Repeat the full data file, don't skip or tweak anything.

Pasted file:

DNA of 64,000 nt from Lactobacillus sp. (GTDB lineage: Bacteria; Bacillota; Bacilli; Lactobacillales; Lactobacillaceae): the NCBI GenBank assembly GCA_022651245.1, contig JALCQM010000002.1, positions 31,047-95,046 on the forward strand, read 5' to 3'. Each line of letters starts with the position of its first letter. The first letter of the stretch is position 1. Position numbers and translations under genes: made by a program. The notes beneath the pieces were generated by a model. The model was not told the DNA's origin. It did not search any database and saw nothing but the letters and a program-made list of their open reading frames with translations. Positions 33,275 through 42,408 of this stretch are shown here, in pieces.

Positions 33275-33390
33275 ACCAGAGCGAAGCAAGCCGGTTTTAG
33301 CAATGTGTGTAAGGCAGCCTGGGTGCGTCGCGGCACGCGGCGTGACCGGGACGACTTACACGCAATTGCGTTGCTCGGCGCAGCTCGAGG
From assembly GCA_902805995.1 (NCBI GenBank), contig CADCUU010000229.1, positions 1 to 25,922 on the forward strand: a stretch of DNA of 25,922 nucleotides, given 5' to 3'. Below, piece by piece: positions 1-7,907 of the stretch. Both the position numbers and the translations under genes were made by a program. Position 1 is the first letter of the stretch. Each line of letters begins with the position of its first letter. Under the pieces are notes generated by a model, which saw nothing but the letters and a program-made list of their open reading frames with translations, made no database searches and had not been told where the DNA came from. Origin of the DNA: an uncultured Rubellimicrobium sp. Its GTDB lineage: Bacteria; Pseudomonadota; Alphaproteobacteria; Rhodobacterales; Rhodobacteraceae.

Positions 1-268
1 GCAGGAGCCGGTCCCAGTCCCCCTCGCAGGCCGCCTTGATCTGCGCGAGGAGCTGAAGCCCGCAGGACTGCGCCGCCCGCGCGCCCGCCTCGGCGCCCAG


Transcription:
DNA of 64,000 nt from Lactobacillus sp. (GTDB lineage: Bacteria; Bacillota; Bacilli; Lactobacillales; Lactobacillaceae): the NCBI GenBank assembly GCA_022651245.1, contig JALCQM010000002.1, positions 31,047-95,046 on the forward strand, read 5' to 3'. Each line of letters starts with the position of its first letter. The first letter of the stretch is position 1. Position numbers and translations under genes: made by a program. The notes beneath the pieces were generated by a model. The model was not told the DNA's origin. It did not search any database and saw nothing but the letters and a program-made list of their open reading frames with translations. Positions 33,275 through 42,408 of this stretch are shown here, in pieces.

Positions 33275-33390
33275 ACCAGAGCGAAGCAAGCCGGTTTTAG
33301 CAATGTGTGTAAGGCAGCCTGGGTGCGTCGCGGCACGCGGCGTGACCGGGACGACTTACACGCAATTGCGTTGCTCGGCGCAGCTCGAGG
From assembly GCA_902805995.1 (NCBI GenBank), contig CADCUU010000229.1, positions 1 to 25,922 on the forward strand: a stretch of DNA of 25,922 nucleotides, given 5' to 3'. Below, piece by piece: positions 1-7,907 of the stretch. Both the position numbers and the translations under genes were made by a program. Position 1 is the first letter of the stretch. Each line of letters begins with the position of its first letter. Under the pieces are notes generated by a model, which saw nothing but the letters and a program-made list of their open reading frames with translations, made no database searches and had not been told where the DNA came from. Origin of the DNA: an uncultured Rubellimicrobium sp. Its GTDB lineage: Bacteria; Pseudomonadota; Alphaproteobacteria; Rhodobacterales; Rhodobacteraceae.

Positions 1-268
1 GCAGGAGCCGGTCCCAGTCCCCCTCGCAGGCCGCCTTGATCTGCGCGAGGAGCTGAAGCCCGCAGGACTGCGCCGCCCGCGCGCCCGCCTCGGCGCCCAG